Banks across the Gulf are leading a record wave of mergers and acquisitions as governments look for ways to stay competitive and battle slow growth.
Tuesday 09, April 2019
(Bloomberg) -- From Dubai’s Burj Khalifa to Kuwait’s Al Hamra Tower, oil-rich Gulf economies built up their skylines in a hurry in the few years preceding the financial crisis. Now, as the price of the region’s most precious commodity languishes, a similarly frantic pace is on to merge some of the region’s banking and industrial behemoths.
In Saudi Arabia, the first bank merger in 20years is under way, as well as what’s set to be the Kingdom’s largest merger and acquisition (M&A) deal, the acquisition of SABIC by Saudi Aramco from the country’s sovereign wealth fund. This follows Saudi International Petrochemical Company’s agreement last year to acquire Sahara Petrochemical Company in an all-share deal valued at about $2billion.
Surging oil prices over more than a decade helped many Gulf states, which include the world’s biggest exporters of crude and liquefied natural gas, expand aggressively at home and abroad.
After crude prices nosedived in 2014, countries such as the UAE and Saudi Arabia the plug on spending. Over the course of the first quarter of this year, the price of crude has settled at a level that is barely high enough for Gulf Arab monarchies to balance their budgets.
There is almost no sector in the region that is not affected by oil. Most banks, for instance, are heavily reliant on government deposits, which have been dwindling in sync with crude prices. Lenders have also faced damped demand for credit and weakened loan performance as governments cut spending after oil’s slump.
The Gulf region is also heavily overbanked, with about 70 listed institutions serving a population of roughly 50 million, putting smaller lenders under pressure. As a rough comparison, there are only about a dozen listed banks in the UK, a country of about 65 million people.
Most lenders in the Gulf Cooperation Council member nations are at least partly owned by arms of their national governments, making consolidation easier. The restructuring is part of the GCC states’ larger plan to make their economies less dependent on crude as a source of long-term growth.
The recent merger mania in the UAE banking sector follows a relatively quiet decade for such deals. The U.A.E.’s first bank merger, in 2007, brought together Emirates Bank International and National Bank of Dubai.
The combined entity, Emirates NBD has more than trebled its profit since then, while net income has increased at a compound annual rate of 11 per cent from 2008 to 2018 despite some turbulent years after the global financial crisis.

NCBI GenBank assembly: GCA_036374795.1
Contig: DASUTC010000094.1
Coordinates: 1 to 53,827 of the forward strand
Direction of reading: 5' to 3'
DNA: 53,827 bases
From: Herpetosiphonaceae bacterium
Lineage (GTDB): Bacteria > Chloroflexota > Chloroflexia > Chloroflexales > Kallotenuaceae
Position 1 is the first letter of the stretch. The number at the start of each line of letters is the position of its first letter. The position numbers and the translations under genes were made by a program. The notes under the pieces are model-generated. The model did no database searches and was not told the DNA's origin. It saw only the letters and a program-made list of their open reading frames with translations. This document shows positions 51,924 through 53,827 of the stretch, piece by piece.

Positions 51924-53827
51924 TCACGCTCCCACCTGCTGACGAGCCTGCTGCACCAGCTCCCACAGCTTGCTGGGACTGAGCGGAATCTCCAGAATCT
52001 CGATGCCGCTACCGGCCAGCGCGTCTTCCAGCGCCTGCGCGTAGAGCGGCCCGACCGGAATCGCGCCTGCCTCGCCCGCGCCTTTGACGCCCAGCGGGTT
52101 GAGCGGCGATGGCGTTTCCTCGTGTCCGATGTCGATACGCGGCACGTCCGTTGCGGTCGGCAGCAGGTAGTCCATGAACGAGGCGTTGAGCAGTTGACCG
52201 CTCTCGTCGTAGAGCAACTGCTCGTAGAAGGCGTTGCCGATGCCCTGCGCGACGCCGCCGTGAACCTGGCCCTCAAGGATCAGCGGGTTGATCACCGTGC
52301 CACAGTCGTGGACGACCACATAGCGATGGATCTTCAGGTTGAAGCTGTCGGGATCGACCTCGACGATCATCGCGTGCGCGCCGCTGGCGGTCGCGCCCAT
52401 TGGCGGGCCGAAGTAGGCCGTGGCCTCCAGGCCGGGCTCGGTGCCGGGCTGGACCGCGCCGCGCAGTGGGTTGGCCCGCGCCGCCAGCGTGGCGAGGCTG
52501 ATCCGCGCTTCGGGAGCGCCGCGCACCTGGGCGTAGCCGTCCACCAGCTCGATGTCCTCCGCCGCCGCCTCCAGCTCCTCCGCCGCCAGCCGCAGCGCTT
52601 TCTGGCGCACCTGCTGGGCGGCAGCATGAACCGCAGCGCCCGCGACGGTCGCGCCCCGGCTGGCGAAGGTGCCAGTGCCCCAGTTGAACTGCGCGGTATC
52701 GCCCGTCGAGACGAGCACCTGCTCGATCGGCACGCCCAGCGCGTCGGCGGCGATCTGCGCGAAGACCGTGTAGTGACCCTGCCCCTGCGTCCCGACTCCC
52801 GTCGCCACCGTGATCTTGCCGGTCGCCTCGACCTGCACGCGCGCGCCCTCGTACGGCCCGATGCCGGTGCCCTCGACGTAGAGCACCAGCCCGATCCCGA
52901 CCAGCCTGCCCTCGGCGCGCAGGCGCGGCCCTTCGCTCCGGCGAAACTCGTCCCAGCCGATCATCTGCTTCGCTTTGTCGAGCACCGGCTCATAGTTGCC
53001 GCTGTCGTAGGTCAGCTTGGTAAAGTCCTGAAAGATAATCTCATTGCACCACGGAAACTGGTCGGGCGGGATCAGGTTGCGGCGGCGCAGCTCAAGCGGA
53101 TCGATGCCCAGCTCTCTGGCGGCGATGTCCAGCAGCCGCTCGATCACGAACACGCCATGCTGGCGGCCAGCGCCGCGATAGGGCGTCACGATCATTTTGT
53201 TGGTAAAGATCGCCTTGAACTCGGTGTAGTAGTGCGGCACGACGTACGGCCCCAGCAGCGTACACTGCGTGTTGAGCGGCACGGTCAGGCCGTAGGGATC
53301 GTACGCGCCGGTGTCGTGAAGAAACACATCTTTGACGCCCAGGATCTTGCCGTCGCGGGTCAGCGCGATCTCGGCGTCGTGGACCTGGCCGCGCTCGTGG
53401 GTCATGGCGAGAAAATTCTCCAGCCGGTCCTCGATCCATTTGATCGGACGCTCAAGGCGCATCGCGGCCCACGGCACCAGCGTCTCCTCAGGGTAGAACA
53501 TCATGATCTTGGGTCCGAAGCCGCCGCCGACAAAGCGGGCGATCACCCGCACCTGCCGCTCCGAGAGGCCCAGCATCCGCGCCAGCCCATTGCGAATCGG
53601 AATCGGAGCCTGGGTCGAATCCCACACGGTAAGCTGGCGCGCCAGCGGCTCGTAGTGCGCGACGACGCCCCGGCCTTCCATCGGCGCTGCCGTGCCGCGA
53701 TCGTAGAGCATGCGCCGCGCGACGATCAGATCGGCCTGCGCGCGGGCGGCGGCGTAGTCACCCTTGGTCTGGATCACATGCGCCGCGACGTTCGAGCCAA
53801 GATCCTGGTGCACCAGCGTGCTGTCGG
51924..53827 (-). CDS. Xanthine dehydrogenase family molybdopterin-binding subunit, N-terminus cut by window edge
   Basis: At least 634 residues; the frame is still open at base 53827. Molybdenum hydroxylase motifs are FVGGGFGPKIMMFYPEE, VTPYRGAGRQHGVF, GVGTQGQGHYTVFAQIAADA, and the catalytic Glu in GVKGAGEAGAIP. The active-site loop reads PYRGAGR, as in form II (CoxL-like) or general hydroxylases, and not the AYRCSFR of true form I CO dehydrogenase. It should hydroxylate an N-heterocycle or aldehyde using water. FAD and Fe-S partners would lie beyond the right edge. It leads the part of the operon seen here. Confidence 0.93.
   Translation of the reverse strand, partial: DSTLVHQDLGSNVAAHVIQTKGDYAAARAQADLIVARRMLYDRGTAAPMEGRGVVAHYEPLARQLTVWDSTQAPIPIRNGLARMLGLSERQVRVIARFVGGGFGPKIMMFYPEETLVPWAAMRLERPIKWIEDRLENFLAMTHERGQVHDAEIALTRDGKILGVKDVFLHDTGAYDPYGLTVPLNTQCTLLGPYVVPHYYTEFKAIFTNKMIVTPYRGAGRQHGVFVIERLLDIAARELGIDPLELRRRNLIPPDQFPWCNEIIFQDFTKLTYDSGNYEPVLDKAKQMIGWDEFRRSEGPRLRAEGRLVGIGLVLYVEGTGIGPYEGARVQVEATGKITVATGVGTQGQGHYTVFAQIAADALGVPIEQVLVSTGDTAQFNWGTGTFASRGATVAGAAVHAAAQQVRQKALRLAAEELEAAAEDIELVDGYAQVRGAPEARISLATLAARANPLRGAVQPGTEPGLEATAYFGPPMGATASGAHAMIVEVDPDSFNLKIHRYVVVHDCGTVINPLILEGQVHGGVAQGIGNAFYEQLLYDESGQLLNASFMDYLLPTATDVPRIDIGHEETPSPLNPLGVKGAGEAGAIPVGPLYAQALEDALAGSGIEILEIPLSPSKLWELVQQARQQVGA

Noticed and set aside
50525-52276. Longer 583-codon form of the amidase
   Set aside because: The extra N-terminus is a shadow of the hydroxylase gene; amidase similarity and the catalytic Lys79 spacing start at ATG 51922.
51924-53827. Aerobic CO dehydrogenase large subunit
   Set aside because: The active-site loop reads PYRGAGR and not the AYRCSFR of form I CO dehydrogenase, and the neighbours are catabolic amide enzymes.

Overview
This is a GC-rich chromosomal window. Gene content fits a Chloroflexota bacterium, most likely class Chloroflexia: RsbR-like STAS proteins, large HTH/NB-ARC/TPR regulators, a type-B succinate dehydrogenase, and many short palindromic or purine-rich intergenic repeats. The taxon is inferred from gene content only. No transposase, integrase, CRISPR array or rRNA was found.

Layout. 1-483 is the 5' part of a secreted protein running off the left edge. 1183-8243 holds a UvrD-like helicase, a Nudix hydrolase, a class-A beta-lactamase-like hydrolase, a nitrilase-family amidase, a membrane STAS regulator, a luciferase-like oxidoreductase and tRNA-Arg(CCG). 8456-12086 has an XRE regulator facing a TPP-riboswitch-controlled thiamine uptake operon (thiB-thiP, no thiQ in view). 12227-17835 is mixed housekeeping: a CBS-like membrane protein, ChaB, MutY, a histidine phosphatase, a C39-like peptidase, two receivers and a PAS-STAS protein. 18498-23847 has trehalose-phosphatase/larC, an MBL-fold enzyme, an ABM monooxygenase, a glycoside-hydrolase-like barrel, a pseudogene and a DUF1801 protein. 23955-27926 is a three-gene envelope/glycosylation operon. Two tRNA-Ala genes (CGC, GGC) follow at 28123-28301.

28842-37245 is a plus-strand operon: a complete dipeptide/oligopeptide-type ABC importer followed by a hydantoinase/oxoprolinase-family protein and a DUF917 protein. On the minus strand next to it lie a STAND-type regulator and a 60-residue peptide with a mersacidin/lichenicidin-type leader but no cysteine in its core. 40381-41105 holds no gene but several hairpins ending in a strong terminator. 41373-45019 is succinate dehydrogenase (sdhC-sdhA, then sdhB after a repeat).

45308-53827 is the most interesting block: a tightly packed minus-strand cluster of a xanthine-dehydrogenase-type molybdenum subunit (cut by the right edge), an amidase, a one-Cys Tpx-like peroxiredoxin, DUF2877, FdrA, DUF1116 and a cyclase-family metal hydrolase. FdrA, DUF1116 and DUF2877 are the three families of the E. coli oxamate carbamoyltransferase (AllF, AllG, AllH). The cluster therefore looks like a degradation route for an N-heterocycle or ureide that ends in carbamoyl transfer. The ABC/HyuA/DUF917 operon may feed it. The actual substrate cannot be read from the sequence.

In 2017 the consolidation of Abu Dhabi’s largest lenders, First Gulf Bank and National Bank of Abu Dhabi, created the region’s second-largest bank, First Abu Dhabi Bank and has since prompted a flurry of talks among competitors. Abu Dhabi Commercial Bank is in the process of merging with Union National Bank and Al Hilal Bank.
Abu Dhabi is considering combining Abu Dhabi Islamic Bank with First Abu Dhabi Bank to create the Middle East’s largest lender.
In Saudi Arabia, HSBC Holding’s local unit is close to acquiring Royal Bank of Scotland Group’s local venture in a $5billion stock deal, while the Kingdom’s biggest lender National Commercial Bank (NCB), started initial talks late last year with Riyad Bank for a merger.
Similarly, in Bahrain, Kuwait, and Oman, merger talks are also under way among banks.
Banks aren’t the only entities that are merging. Last year, Abu Dhabi combined Mubadala and the Abu Dhabi Investment Council to create a wealth fund with about $230billion in assets, just a year after Mubadala merged with International Petroleum Investment Company, another government-backed investment firm.
After pushing back its much-anticipated initial public offering to 2021, Saudi Aramco agreed last month to buy 70per cent of petrochemical giant SABIC from the Public Investment Fund, in a deal worth about $70billion. It would give the PIF, as the sovereign fund is known, the financial firepower it needs to carry out ambitious investment plans at home and abroad as Aramco’s own share sale stalls.